Welcome to the MLB Playoff Rundown! Because of the nature of short slates like this (Showdowns especially), this will be written a bit differently. There are so many different ways to go in showdown slates and it’s really difficult to say “This guy is the best play” because you could be 100% right in saying that and still get a zero for your efforts. First, I’m going to lay out some basic understandings of MLB DFS showdown slates so that y’all have a place to start, and then we can get into the picks for the slate and the data being used.
MLB DFS Showdown basics:
- Understanding that the range of outcomes for hitters are more volatile for pitchers is imperative to success. Hitters have a range of outcomes that is realistically 0-40 points, whereas pitchers (especially in the playoffs) are going to have a range that is skinnier and more like 5-30 points. This being said, Pitchers are almost always the best play on a showdown slate and unless there is a starter that you would stack against 100% of the time it’s always better to start your builds with both pitchers
- In a showdown, correlation is underrated as people look to roster the best hitters possible and ignore that kind of thing. That’s generally going to be a mistake, as correlation doesn’t just go away when you are playing a single game. If you can afford hitters within a couple of spots in the order of each other, you should actively be trying to do that. It’s significantly harder in a showdown, but it’s still valuable.
- Taking hitters against your pitcher is something that people are scared to do and that carries over to showdown to a certain extent, but it’s optimal to do it. If your pitcher gives up a home run to one of your hitters, you are gaining the difference in fantasy points from your hitter getting the home run and your pitcher giving one up. It’s still a positive outcome, and one home run isn’t going to hurt you if your pitcher strikes out 8-10 anyway.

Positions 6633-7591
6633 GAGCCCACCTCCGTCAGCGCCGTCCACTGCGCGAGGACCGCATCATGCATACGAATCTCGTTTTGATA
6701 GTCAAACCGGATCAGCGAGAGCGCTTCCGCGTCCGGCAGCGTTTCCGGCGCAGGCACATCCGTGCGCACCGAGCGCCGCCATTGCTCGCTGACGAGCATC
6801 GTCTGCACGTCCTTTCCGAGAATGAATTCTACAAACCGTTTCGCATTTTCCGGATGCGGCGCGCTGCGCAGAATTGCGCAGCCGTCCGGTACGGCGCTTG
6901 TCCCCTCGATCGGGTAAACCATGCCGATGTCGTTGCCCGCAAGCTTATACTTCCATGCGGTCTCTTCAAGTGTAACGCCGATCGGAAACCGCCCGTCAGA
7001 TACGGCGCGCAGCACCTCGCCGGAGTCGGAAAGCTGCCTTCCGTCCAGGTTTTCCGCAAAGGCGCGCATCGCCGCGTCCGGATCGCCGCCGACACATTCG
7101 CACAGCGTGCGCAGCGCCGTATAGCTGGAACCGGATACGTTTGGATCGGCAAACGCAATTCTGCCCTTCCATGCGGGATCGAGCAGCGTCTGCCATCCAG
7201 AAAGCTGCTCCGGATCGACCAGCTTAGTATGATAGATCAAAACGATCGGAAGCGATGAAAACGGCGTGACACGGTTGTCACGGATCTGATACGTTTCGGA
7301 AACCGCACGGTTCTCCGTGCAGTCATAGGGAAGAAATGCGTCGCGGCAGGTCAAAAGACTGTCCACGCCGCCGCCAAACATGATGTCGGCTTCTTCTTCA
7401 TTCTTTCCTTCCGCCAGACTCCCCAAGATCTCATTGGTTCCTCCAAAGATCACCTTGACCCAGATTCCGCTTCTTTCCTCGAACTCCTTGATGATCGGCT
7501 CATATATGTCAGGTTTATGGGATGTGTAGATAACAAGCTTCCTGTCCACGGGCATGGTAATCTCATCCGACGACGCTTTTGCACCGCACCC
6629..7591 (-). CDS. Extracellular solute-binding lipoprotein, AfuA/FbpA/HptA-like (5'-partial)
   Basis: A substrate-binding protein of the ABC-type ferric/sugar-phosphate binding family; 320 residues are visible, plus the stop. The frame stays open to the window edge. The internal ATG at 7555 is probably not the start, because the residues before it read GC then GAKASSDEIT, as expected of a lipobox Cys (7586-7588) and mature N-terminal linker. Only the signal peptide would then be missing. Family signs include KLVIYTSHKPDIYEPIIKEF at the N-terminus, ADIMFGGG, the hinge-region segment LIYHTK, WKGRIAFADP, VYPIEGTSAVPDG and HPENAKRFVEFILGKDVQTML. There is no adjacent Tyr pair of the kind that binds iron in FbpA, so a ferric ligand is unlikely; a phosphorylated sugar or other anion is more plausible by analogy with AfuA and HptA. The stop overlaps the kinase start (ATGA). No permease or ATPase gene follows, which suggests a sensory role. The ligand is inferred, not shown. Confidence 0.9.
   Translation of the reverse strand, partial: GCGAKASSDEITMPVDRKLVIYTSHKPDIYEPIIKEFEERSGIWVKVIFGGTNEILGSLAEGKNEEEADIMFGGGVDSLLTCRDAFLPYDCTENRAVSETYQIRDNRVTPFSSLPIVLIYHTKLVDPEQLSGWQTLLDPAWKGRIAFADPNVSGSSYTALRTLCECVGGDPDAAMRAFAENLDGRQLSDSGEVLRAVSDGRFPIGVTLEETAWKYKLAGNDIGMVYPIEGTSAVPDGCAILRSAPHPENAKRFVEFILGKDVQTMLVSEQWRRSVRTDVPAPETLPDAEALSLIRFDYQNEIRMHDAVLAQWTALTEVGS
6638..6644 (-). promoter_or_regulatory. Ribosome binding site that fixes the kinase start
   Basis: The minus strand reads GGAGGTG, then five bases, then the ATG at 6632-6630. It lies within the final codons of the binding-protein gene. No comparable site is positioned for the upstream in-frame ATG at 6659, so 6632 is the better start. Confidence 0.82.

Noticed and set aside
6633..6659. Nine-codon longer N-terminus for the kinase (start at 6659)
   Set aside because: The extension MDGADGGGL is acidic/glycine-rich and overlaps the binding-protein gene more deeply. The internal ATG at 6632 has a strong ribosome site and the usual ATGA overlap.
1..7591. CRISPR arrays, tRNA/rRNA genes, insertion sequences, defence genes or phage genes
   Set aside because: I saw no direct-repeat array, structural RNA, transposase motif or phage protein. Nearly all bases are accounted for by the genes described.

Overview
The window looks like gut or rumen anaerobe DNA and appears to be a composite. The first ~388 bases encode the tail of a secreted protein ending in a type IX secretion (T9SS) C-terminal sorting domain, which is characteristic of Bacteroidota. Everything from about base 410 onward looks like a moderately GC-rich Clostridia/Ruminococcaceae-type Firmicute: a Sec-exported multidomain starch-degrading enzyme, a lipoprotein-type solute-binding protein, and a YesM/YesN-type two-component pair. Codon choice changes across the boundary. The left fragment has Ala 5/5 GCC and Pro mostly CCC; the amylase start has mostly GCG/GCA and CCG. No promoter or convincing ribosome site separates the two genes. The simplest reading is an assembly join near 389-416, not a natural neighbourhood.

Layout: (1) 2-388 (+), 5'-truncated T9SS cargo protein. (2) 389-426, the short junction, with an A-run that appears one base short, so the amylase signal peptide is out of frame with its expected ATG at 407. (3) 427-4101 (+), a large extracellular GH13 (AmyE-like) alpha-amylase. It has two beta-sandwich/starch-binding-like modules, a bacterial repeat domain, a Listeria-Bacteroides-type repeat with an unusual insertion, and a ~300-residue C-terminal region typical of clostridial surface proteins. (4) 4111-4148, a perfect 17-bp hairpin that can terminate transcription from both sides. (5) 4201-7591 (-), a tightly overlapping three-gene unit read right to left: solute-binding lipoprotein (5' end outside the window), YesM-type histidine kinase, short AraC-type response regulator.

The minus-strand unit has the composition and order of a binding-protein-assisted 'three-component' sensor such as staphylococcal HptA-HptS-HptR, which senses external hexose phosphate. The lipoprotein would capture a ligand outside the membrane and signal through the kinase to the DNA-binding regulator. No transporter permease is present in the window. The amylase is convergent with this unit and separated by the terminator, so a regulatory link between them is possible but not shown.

Game 1: Nationals vs. Cardinals
Pitchers — This is such an odd situation because both of these pitchers are bad in the exact same way and it’s going to make for a very offense-oriented showdown slate. Anibal Sanchez has a higher strikeout rate at just around 7.52 K/9 with Mikolas at a nice rate of 6.9 and both struggle badly with their splits to RHH.
Now, in terms of who can actually be used in this showdown contest, I would prefer to side with Sanchez just because I feel that the Nationals deserve to be favorites here, but the more likely answer is that you should just focus on the expensive bats instead. If you want to use a pitcher, it’ll be Mikolas because the Cardinals have less RHH that can cause serious damage.
Hitters — I think there’s going to be a lot of offense in this game. We have two underdogs facing off here and coming off some really big game five victories so the bats should stay alive. As mentioned with the pitchers, the splits are really bad for both and the RHH are the focus in this game. Anthony Rendon is the obvious top play on this slate but don’t forget about Trea Turner. Leading off he has some of the highest upside available and is in a prime spot to make good contact and steal some bases. For the Cardinals, Paul Goldschmidt has the highest splits against RHP with a .547 xSLG and .383 xwOBA over the last three months. As usual, Ryan Zimmermann is a good value, but don’t sleep on Yadier Molina. He’s actually been pretty good and is the cheapest hitter on the slate. The problem, of course, is that he should be considered very heavy chalk, so the fade makes a lot more sense in GPPs.
Captain players — Trea Turner, Anthony Rendon, Paul Goldschmidt
Top Hitters — Trea Turner, Anthony Rendon, Paul Goldschmidt
Values — Ryan Zimmerman, Yadier Molina, Kolten Wong